From: John Riseley, Harcourt Drive, Harrogate, North Yorkshire.
THE power of public opinion leaves Western strategy for the Middle East dominated by the issue of Western casualties.
The savage killing of Western hostages carries more weight than the much greater numbers of locals put to death.
The threat of terrorist acts within Western countries is given disproportionate weight (though stopping jihadists leaving these countries for battlefields where they may be killed seems a poor way of dealing with it). We are quick to back air power but avoid deploying ground forces even when these may be more appropriate.
A consideration we tend to undervalue is that of justice for those on the opposite side of the front line, though this may be a good indicator of how long and difficult the struggle will be and whether opposition will grow or melt away in response to our actions. Those we may neglect include Sunni tribes driven to act as reluctant auxiliaries to IS, communities loyal to Assad (against whom any weapons we supply in Syria are liable to be turned) and those nearby when our bombs fall.
The US has a track record going back to Vietnam of glossing over the shortcomings of its protégés, of failing to drive a hard enough bargain for its support of them and not focusing on what is crucial in that bargain. As prestige becomes invested in the client’s cause the required influence over them is lost. Western leaders have the weakness of needing to be seen to lead and of playing to an audience which has only the most superficial understanding of the situation.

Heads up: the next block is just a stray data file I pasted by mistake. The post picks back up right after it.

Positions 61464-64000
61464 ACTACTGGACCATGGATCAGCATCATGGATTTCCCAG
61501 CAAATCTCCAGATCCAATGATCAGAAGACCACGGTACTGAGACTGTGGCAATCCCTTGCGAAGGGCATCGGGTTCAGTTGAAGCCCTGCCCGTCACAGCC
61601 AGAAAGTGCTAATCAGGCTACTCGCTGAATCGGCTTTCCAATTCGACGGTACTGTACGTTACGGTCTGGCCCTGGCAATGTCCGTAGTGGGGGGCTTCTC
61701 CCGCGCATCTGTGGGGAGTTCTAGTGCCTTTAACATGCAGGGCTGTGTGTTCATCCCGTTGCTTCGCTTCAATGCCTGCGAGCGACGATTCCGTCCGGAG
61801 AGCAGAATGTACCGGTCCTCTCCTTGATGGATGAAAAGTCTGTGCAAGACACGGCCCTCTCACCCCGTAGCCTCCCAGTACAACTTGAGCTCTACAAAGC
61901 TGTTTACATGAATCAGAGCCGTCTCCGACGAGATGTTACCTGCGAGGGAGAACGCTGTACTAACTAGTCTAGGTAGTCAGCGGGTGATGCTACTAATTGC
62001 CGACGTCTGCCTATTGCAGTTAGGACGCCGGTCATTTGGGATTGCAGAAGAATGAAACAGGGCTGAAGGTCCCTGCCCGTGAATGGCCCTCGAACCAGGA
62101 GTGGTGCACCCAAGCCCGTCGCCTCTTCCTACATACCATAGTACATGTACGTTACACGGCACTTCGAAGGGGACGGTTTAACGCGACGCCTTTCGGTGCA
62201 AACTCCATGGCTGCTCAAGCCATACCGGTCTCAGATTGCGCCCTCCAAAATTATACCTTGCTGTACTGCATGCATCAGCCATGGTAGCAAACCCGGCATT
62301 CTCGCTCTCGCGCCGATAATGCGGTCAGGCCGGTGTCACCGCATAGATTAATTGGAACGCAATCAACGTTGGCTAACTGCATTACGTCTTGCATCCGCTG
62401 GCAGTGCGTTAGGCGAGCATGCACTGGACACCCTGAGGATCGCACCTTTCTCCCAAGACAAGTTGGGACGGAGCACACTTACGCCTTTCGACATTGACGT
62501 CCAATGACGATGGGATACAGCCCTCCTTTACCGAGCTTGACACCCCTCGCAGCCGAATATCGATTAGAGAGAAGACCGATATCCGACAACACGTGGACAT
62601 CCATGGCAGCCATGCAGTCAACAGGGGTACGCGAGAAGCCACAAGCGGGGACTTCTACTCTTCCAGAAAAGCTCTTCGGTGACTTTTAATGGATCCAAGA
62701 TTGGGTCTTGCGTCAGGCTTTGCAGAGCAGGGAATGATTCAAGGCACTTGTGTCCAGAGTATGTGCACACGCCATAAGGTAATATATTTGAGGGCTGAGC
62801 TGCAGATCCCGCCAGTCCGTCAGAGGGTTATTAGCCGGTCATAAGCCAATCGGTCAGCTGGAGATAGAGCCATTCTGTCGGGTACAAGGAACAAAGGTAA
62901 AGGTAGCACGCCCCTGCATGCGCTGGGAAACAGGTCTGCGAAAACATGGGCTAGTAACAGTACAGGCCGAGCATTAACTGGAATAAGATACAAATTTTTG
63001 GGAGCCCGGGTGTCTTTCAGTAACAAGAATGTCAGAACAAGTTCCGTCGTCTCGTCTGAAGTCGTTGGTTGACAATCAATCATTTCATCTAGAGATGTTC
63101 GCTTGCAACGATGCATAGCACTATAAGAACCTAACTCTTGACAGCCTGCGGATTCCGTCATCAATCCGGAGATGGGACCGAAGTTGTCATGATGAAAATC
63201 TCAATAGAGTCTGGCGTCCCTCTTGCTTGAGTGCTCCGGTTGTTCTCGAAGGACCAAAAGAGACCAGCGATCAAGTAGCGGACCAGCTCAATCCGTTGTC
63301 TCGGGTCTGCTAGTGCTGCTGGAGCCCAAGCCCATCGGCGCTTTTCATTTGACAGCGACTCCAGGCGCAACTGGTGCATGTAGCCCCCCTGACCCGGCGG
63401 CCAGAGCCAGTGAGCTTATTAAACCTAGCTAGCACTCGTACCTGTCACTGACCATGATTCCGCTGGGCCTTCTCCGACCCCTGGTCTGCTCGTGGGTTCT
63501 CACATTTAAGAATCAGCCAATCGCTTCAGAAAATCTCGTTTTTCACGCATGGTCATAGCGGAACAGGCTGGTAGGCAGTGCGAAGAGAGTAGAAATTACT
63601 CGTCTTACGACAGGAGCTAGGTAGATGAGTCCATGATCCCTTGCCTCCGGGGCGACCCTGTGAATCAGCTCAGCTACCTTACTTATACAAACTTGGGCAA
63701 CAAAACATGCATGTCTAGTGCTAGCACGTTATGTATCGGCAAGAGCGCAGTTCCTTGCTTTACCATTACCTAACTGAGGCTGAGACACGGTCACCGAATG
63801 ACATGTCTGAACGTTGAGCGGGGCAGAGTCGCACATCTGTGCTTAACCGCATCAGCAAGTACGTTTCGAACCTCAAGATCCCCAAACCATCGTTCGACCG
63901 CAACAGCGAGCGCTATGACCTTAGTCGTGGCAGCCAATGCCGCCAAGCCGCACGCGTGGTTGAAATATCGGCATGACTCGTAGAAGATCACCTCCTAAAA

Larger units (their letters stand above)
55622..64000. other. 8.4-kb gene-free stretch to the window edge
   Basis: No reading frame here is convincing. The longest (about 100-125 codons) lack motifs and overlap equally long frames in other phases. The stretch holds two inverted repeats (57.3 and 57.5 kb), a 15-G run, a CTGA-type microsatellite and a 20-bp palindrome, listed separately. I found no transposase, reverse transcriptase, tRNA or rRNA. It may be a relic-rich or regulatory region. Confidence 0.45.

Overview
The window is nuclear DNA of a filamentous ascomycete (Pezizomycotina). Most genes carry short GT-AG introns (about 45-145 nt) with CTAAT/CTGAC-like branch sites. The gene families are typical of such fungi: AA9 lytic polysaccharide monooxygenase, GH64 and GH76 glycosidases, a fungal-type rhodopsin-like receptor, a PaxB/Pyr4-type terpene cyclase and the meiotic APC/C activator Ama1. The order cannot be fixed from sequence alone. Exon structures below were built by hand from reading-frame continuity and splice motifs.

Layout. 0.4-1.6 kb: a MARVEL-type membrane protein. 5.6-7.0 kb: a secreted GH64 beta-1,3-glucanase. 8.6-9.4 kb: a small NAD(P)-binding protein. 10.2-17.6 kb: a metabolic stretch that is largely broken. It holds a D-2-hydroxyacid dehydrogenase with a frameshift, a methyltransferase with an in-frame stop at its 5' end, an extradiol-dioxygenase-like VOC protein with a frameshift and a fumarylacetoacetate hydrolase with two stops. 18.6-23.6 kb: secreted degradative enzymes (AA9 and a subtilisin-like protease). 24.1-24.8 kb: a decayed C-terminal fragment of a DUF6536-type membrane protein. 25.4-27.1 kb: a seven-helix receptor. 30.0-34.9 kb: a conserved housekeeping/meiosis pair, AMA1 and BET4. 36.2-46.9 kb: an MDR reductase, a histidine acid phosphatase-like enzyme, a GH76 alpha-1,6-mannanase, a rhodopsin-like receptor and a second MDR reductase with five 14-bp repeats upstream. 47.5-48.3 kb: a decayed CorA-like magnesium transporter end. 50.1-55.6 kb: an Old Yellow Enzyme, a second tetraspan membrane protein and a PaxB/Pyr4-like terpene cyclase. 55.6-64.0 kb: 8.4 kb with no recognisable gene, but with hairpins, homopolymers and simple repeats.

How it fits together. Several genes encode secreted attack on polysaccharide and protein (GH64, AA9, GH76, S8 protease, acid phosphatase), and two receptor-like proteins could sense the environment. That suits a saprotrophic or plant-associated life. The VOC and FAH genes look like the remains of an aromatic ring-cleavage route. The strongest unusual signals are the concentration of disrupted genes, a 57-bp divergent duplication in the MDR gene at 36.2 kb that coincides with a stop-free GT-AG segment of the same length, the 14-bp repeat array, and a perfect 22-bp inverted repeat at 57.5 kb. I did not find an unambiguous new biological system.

From: Jack Duckworth, Harrogate, North Yorkshire.
Regarding the ISIS situation in Syria and Iraq, and whether the UK should get involved militarily, normally I am a pacifist but in view of the abhorrent and cruel actions of these so-called Muslims I fully support such action. I am also very well pleased with the many expressions of condemnation that have come from Muslims in the UK. This can only bode well for the future and I thank them for their contributions.
From: Iain Morris, Caroline Street, Saltaire, Shipley.
JUST what sort of religious man is it that is able to cut off the heads of three captives who are not in any position to do him any harm? One is left to wonder at what holy book he has been studying that he thinks sanctions his behaviour in this day and age.